(PRWEB) August 16, 2006
The Simplified Spelling Society (est. 1908) point to a staggering 50% of English speakers as having spelling problems (most acutely a problem in A Level examinations and job applications) and suggest that simplification is the answer to the problem as it has been in other major languages.
In languages utilising phonetic spelling children learn to spell in half the time of their UK counterparts. Chairman of the Simplified Spelling Society Jack Bovill says; ‘there are no spelling lessons in Spain, Korea, Turkey or Sweden.’
The SSS are sparking membership interest with parents of young children by suggesting that with simplified spelling working alongside traditional forms, children would learn far more quickly and illiteracy rates would drop with the acceptance of alternative spellings.
Unlike other European languages English spelling hasn’t undergone any significant reform for 1,000 years. There are at least 3500 commonly used English words which are spelt unpredictably. German has 800, Spanish 600 and Italian a mere 400 – the SSS point to this being the reason why Italian children lean to read in a couple of months and write well after just two years at school. Whereas a quarter of English speaking kids cannot read properly by age 11 and around 7 million in the UK and 40 million in the US are functionally illiterate.
Email and Text Messaging are leading the changes in English spelling. The use of phonetics has now become the norm within the body of text and email messaging; updating the English language in much the same way set out in the aims and objectives of the Simplified Spelling Society (SSS).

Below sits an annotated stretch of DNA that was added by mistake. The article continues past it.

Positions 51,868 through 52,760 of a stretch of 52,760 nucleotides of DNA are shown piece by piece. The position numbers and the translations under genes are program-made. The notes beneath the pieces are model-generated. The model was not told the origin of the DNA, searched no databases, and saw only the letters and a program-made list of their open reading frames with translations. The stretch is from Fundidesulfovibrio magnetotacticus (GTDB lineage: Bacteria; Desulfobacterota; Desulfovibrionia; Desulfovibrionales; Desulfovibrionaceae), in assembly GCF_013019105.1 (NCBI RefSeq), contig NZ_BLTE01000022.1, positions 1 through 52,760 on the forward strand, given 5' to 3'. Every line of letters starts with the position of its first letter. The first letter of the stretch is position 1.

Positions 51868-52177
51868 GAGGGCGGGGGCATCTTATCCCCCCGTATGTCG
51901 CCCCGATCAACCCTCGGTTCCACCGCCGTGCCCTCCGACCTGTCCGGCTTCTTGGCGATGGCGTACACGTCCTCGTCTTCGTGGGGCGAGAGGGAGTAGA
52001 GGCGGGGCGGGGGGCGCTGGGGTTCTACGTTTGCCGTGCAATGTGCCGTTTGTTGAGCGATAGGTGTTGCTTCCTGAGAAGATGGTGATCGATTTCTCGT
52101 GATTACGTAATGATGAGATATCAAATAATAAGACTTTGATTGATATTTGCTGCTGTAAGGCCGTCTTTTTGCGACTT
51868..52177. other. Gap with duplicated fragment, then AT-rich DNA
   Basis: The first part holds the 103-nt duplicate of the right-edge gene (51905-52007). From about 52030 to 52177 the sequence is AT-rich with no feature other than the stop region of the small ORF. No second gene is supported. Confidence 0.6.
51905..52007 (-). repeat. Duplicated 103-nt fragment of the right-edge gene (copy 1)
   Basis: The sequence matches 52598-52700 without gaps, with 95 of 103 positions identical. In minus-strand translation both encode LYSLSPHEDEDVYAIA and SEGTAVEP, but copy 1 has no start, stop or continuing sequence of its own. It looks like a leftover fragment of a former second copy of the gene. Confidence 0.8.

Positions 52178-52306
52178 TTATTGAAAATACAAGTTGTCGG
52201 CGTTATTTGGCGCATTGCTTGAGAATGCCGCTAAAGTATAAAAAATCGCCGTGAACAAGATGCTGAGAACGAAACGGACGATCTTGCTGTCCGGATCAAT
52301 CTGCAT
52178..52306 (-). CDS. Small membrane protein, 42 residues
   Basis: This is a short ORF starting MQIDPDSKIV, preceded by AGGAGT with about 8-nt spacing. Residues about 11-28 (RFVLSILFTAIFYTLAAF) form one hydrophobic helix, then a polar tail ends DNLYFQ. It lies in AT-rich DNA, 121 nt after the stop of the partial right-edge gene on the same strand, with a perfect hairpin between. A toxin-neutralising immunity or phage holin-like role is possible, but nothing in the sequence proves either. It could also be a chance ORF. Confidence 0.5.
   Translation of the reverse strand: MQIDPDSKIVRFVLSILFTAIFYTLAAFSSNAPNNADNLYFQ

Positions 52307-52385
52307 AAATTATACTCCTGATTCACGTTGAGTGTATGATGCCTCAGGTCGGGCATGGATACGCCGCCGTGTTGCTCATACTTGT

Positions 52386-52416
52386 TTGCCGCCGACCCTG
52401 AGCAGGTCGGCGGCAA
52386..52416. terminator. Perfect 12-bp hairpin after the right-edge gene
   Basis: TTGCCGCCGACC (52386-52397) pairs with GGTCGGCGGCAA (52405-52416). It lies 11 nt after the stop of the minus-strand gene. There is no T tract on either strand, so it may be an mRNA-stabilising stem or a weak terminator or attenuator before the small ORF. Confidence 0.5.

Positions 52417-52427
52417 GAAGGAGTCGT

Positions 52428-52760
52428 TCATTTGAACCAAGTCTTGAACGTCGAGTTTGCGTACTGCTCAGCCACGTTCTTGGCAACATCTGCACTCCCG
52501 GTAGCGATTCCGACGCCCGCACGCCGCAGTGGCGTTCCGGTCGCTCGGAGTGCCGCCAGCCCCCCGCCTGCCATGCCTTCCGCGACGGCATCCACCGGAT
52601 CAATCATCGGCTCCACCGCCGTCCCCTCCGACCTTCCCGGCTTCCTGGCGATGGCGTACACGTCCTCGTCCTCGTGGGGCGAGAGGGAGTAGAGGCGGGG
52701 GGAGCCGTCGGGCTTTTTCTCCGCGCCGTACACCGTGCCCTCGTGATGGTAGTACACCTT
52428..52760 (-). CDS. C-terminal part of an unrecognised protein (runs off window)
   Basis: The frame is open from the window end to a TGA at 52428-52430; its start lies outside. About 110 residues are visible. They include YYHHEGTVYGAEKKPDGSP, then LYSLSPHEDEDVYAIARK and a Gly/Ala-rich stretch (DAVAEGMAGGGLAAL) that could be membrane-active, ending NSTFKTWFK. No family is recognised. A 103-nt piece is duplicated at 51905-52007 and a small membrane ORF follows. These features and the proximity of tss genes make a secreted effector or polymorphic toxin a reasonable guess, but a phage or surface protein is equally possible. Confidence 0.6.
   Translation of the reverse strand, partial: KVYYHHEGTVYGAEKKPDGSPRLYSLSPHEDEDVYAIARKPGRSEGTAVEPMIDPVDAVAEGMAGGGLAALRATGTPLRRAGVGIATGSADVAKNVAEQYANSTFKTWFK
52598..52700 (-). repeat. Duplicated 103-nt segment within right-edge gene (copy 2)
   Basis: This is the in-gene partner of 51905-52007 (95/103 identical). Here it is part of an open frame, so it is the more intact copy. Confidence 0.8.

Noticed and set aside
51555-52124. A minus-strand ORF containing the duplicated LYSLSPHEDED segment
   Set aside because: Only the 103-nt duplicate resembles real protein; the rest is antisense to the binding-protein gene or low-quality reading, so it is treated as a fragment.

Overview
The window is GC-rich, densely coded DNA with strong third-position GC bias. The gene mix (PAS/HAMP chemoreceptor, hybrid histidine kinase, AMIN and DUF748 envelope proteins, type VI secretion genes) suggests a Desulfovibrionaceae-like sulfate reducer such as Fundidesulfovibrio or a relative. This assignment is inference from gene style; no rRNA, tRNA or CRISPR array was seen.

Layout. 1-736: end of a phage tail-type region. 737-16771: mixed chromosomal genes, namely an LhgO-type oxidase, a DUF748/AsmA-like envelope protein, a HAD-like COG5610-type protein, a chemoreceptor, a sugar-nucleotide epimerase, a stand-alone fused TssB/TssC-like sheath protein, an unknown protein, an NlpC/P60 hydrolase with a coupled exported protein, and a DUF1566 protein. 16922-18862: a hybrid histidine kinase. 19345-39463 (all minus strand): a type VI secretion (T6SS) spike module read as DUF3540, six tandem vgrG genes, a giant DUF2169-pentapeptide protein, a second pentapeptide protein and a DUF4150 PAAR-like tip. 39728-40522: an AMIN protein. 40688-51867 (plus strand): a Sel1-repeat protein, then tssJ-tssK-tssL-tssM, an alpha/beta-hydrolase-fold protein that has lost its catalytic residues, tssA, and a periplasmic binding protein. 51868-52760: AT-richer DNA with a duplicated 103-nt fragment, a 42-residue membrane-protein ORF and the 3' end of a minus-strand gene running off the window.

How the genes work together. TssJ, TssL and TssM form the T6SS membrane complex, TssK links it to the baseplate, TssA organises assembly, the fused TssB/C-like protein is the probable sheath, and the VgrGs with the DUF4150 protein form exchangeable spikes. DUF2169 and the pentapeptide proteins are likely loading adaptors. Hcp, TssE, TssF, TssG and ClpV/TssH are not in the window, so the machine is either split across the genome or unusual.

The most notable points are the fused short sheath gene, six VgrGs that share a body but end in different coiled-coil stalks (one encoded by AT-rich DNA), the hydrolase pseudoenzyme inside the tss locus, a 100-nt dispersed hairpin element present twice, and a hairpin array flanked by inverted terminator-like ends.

As the SSS move towards their centenary in 2008 their drive to publicise the unnecessary difficulties of English spelling and the benefits that its simplification would bring about are gaining an unlikely boost from texters and emailers across the nation. The enthusiasm for texting is proving that English speakers are frustrated with conventional spelling.
Speaking on behalf of the Society, Chairman Jack Bovill says, "I want to avoid getting into the nitty gritty of the argument and instead to look at how a few current spellings, used in text, could easily be adopted so that students aren’t penalised in exams’ by those words. This would not stop traditionalist from using older forms, such as we might with shew and grey, rather than show and gray. I'm keen for people to join us at http://www.spellingsociety.org."
Those in favor http://www.spellingsociety.org of simplified spelling say children would learn faster. Opponents say a new system would make spelling even more confusing.
THe Simplified Spelling Society funded the 'enuf is enuf' campaigner dressed as a Bee at last years American Spelling B championships.
Press Contact: Vikki Rimmer 01322866293